# Import VADER and pandas
from vaderSentiment.vaderSentiment import SentimentIntensityAnalyzer 
import pandas as pd

analyzer = SentimentIntensityAnalyzer()

# Load data
data = pd.read_json("./sample_data/data.json", lines=True)

# Initialize lists to store sentiment values 
title_compound = []
text_compound = []
comment_text_compound = []

for title,text,comment_text in zip(data.Title, data.Text, data.Comment_text):
    title_compound.append(analyzer.polarity_scores(title)["compound"])
    
    text_compound.append(analyzer.polarity_scores(text)["compound"])

    comment_text_compound.append(analyzer.polarity_scores(comment_text["compound"])

# Add the new columns with the sentiment    
data["title_compound"] = title_compound
data["text_compound"] = text_compound
data["comment_text_compound"] = comment_text_compound 

Next, we want to catalog the texts by product and brand; this allows us to determine the sentiment scores associated with specific smartwatches. To do this, we designate a list of product lines we want to analyze, then we verify which products are mentioned in each text:

list_of_products = ["samsung", "apple", "xiaomi", "huawei", "amazfit", "oneplus"]

for column in ["Title","Text","Comment_text"]:
    for product in list_of_products:
        l = []
        for text in data[column]:
            l.append(product in text.lower())
        data["{}_{}".format(column,product)] = l

Certain texts may mention multiple products (for example, a single comment might compare two smartwatches). We can proceed in one of two ways:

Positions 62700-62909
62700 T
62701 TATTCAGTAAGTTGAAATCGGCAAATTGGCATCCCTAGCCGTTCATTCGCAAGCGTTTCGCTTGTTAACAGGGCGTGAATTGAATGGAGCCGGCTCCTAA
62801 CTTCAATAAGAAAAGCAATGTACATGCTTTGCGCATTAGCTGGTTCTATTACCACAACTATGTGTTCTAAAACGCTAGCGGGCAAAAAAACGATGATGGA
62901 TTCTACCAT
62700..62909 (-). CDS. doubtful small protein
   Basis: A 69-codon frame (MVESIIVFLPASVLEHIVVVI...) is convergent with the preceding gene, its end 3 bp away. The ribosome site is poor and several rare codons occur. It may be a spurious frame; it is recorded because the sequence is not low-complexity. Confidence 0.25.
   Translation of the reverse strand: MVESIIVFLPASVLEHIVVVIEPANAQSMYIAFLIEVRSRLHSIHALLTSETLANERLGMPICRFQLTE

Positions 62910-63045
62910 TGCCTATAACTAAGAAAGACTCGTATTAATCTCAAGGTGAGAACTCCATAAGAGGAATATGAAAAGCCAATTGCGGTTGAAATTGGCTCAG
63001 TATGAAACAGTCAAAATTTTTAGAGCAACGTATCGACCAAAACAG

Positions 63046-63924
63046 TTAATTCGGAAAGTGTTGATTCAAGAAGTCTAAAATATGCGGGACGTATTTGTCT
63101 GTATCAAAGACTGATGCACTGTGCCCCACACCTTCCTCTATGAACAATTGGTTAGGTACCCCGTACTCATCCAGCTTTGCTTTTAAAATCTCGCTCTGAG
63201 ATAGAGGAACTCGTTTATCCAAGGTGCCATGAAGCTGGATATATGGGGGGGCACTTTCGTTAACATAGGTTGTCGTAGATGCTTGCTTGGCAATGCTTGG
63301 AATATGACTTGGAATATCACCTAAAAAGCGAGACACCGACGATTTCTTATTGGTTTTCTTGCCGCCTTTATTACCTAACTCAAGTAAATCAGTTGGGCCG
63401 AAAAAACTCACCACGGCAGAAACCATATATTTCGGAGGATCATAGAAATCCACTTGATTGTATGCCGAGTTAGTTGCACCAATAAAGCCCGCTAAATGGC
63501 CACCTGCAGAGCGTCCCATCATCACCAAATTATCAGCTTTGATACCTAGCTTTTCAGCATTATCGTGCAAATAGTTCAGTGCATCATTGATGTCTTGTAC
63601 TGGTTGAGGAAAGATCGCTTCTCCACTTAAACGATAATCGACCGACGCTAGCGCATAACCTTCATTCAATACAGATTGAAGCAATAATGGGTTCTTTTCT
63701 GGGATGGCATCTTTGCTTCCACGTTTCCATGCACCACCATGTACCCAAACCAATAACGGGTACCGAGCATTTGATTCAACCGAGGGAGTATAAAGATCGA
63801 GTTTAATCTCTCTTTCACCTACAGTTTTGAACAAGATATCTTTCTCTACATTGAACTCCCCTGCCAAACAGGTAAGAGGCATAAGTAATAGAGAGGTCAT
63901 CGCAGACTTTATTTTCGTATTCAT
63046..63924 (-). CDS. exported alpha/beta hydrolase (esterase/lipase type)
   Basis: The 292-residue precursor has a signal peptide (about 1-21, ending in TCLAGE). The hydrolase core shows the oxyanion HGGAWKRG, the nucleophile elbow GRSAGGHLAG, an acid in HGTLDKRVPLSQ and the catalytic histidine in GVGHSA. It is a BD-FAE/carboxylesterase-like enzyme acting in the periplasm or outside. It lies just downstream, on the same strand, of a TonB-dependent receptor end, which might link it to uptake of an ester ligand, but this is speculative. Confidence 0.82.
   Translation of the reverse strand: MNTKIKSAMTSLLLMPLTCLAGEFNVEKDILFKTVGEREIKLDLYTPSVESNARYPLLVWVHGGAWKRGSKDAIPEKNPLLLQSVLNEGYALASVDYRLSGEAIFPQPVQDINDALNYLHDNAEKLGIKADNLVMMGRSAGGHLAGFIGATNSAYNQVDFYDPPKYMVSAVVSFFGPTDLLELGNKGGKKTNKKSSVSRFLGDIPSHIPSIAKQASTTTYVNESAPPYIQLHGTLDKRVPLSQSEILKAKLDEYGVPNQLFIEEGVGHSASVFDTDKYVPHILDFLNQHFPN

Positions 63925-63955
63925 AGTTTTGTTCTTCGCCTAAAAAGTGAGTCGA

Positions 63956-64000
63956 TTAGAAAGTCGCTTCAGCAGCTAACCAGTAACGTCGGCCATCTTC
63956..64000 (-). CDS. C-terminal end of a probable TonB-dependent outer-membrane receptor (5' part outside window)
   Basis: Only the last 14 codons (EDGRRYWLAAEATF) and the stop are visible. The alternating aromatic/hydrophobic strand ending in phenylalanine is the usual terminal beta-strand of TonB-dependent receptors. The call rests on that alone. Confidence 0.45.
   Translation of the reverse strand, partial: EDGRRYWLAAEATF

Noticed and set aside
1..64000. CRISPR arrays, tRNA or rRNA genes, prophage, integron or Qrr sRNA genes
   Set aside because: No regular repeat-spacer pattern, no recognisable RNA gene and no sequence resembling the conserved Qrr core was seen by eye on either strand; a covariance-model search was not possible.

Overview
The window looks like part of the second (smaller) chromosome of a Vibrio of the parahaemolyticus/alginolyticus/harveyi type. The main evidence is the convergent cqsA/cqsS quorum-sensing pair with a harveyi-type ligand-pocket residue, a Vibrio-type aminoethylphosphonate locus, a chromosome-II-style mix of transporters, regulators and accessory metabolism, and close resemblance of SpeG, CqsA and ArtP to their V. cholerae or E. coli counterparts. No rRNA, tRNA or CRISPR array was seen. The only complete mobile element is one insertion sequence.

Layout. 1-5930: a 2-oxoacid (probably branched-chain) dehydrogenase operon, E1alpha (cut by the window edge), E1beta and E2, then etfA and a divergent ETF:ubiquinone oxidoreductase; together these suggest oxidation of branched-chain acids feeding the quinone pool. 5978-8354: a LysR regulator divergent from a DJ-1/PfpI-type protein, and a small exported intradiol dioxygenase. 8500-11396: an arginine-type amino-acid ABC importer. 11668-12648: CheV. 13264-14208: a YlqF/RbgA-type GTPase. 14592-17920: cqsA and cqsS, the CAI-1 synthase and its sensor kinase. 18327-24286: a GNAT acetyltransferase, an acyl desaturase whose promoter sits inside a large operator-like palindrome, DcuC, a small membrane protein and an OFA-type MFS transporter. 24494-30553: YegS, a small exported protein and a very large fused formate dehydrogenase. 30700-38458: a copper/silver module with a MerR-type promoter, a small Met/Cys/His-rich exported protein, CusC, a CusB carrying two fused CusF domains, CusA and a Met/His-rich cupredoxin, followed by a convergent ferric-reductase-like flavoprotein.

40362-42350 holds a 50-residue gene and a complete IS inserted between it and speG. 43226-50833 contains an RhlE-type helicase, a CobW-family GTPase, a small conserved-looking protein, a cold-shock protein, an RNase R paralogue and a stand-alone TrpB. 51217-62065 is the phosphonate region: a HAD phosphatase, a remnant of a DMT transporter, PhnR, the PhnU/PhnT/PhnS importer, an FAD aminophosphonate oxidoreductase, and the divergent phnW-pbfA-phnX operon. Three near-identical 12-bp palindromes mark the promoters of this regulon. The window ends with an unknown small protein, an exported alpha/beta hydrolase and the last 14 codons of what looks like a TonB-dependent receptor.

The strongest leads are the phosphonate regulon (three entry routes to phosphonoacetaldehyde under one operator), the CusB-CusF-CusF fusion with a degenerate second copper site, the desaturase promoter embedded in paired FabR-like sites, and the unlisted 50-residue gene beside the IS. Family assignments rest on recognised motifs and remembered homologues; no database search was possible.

• We can discard those texts.
  • We can split those texts using NLP techniques. (In this case, we would assign a part of the text to each product.)

For the sake of code clarity and simplicity, our analysis discards those texts.

Sentiment Analysis Results

Now we are able to examine our data and determine the average sentiment associated with various smartwatch brands, as expressed by users:

for product in list_of_products:
    mean = pd.concat([data[data["Title_{}".format(product)]].title_compound,
                      data[data["Text_{}".format(product)]].text_compound,
                      data[data["Comment_text_{}".format(product)]].comment_text_compound]).mean()
    print("{}: {})".format(product,mean))

We observe the following results:

Smartwatch

Samsung

Apple

Xiaomi

Huawei

Amazfit

OnePlus

Sentiment Compound Score (Avg.)

0.4939

0.5349

0.6462

0.4304

0.3978

0.8413

Our analysis reveals valuable market information. For example, users from our data set have a more positive sentiment regarding the OnePlus smartwatch over the other smartwatches.

Beyond considering average sentiment, businesses should also consider the factors affecting these scores: What do users love or hate about each brand? We can use topic modeling to dive deeper into our existing analysis and produce actionable feedback on products and services.

Topic Modeling: Finding Important Product Attributes

Topic modeling is the branch of NLP that uses ML models to mathematically describe what a text is about. We will limit the scope of our discussion to classical NLP topic modeling approaches, though there are recent advances taking place using transformers, such as BERTopic.

There are many topic modeling algorithms, including non-negative matrix factorization (NMF), sparse principal components analysis (sparse PCA), and latent dirichlet allocation (LDA). These ML models use a matrix as input then reduce the dimensionality of the data. The input matrix is structured such that:

  • Each column represents a word.
  • Each row represents a text.
  • Each cell represents the frequency of each word in each text.

These are all unsupervised models that can be used for topic decomposition. The NMF model is commonly used for social media analysis, and is the one we will use for our example, because it allows us to obtain easily interpretable results. It produces an output matrix such that:

  • Each column represents a topic.
  • Each row represents a text.
  • Each cell represents the degree to which a text discusses a specific topic.

Our workflow follows this process: